Do It Right, Or Not at All
The most important advice that Cummins has for boards on surveillance equipment that either residents or the board can use? “Adopt a written, very detailed policy on security measures,” she says. “Having guests sign in and out of the building is a very good idea. Requiring guests who are there without the owner present have to have a name on record is good. Remember, boards can’t go so far as to contradict their own governing documents.”
Berkey also recommends that boards simply do not install systems that wouldn’t comply with the law. “For example, the penal law establishes penalties for unauthorized eavesdropping. You have to have one consenting party to a conversation in order to have recorded it. If you are generally surveilling an area and they are talking, it would be a violation.”
If residents really do believe that a co-op or condo board is going too far with their surveillance equipment or policy, Berkey says that the best way to stop it from continuing is to get political. “Throw a board out if they are too ‘big brotherish,’ and elect a board that is more in tune with what your beliefs are,” he says, adding that he gives his clients an outline of what’s allowed and what isn’t allowed when it comes to surveillance equipment.
Mackoul reminds residents and boards that a proper security system for a building means more than just installing cameras. “It also means things like having restrictions that allow people on the roof, installing window bars to protect children, and even installing lights that function properly,” he says.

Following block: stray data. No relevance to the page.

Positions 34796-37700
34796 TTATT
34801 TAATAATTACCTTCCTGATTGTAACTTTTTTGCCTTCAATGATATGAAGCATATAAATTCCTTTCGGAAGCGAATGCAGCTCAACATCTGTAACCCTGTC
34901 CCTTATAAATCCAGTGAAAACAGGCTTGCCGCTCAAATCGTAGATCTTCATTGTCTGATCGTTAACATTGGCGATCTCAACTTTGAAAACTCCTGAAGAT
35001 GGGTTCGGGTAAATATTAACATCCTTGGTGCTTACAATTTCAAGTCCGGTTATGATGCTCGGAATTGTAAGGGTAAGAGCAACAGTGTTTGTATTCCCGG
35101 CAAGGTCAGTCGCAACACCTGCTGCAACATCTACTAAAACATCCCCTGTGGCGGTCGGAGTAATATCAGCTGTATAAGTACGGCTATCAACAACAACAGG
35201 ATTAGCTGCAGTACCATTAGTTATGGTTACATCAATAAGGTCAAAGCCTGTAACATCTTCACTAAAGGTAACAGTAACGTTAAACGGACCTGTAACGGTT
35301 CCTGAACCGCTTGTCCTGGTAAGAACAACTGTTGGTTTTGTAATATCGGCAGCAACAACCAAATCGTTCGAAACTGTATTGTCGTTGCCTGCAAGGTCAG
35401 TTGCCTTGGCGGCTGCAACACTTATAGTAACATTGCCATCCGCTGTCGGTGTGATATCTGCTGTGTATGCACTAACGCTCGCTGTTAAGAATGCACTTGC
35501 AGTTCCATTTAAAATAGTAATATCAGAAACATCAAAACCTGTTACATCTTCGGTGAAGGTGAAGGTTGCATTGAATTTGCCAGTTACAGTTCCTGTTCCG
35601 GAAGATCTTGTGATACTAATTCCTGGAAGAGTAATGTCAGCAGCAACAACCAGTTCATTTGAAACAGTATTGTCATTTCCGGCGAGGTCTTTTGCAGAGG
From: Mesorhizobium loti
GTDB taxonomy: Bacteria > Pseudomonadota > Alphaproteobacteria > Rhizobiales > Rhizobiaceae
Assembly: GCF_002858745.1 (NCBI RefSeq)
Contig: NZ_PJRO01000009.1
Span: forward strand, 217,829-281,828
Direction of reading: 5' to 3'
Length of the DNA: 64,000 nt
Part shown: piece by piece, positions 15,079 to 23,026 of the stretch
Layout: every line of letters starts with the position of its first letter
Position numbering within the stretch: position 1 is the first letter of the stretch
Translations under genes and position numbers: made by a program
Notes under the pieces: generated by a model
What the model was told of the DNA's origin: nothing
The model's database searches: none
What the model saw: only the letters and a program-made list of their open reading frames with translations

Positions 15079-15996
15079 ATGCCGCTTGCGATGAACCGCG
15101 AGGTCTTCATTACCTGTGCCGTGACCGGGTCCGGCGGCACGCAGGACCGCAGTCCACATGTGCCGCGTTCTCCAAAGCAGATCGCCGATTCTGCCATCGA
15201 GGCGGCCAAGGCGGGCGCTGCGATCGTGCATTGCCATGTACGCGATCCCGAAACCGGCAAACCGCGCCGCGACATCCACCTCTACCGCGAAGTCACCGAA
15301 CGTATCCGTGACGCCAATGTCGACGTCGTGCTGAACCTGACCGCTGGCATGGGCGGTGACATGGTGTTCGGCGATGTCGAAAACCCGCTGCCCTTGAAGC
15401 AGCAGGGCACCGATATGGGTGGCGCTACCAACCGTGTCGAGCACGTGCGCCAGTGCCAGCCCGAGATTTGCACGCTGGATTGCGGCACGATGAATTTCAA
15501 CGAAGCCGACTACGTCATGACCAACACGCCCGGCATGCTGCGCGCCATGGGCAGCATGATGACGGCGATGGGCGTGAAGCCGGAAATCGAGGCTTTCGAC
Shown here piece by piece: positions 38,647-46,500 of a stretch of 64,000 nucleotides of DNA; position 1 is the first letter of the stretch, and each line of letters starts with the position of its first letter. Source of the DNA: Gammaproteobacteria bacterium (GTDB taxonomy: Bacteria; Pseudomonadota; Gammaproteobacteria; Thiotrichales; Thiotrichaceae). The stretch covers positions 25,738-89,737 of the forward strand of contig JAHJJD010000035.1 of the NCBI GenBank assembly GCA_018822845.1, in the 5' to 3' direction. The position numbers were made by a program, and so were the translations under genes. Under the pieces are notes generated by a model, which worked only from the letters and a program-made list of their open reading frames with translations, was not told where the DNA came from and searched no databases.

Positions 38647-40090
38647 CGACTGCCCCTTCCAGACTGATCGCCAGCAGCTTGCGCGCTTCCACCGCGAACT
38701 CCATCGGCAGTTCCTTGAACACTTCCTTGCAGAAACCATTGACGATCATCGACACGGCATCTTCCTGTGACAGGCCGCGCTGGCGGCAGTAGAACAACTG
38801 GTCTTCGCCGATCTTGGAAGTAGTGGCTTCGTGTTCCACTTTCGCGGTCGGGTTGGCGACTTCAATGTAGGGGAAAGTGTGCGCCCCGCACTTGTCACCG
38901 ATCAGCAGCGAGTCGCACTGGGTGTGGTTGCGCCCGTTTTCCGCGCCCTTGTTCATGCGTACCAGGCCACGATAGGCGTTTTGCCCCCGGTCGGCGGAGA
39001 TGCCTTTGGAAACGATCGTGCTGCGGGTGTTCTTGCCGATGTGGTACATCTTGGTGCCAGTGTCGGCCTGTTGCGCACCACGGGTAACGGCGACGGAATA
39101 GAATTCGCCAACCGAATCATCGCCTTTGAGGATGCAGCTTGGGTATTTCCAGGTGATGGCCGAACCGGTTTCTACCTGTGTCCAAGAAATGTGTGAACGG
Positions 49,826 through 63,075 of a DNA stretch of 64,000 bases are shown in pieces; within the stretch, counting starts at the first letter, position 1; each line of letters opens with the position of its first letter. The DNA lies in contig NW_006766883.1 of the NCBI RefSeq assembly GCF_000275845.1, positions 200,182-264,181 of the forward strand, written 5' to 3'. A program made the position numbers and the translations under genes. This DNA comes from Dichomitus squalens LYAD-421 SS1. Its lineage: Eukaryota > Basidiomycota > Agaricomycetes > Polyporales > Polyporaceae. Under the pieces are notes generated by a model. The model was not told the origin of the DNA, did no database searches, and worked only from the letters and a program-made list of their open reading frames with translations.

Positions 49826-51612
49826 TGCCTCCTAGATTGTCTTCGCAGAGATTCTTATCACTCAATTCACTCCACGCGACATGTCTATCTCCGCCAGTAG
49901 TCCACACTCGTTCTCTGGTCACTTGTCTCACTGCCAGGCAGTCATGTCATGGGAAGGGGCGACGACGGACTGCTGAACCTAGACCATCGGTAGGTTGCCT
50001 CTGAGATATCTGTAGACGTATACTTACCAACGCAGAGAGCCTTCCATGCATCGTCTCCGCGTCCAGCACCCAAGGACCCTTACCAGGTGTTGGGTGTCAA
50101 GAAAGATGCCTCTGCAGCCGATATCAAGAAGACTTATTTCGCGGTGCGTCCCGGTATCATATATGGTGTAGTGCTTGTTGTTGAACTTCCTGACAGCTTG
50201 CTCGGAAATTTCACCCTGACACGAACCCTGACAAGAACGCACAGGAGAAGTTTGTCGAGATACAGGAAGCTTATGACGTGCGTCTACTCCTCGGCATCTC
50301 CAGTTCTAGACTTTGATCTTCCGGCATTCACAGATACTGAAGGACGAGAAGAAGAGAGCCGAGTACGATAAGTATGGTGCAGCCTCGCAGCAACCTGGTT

He says that he has even seen some buildings try to use fake cameras as a deterrent to criminals, but strongly cautions against this supposedly-clever workaround. “If something happens and the cameras didn’t catch anything because they were fake, that could be a real problem regarding insurance,” he says.
“Burglaries, robberies and muggings are an unfortunate fact of life and it’s the building’s responsibility to provide a secure living environment,” says Patricia M. Batih, vice president of sales at Mackoul & Associates. “Intercom systems, locked doors and keypad entry are a start, but they can also provide a false sense of security. Closed circuit television and/or a 24-hour doorman are a definite deterrent for anyone thinking of committing wrongful acts.”
In New York City, crime statistics for all robbery and grand larceny have dropped compared to last year (and several preceding decades), but having the proper surveillance equipment in place to protect residents and staff is important. Today, surveillance equipment is also important when it comes to fighting terror attacks. Investing in the right system for your building is the first step to keeping everyone safe.
Lisa Iannucci is a freelance writer, author, and regular contributor to The Cooperator.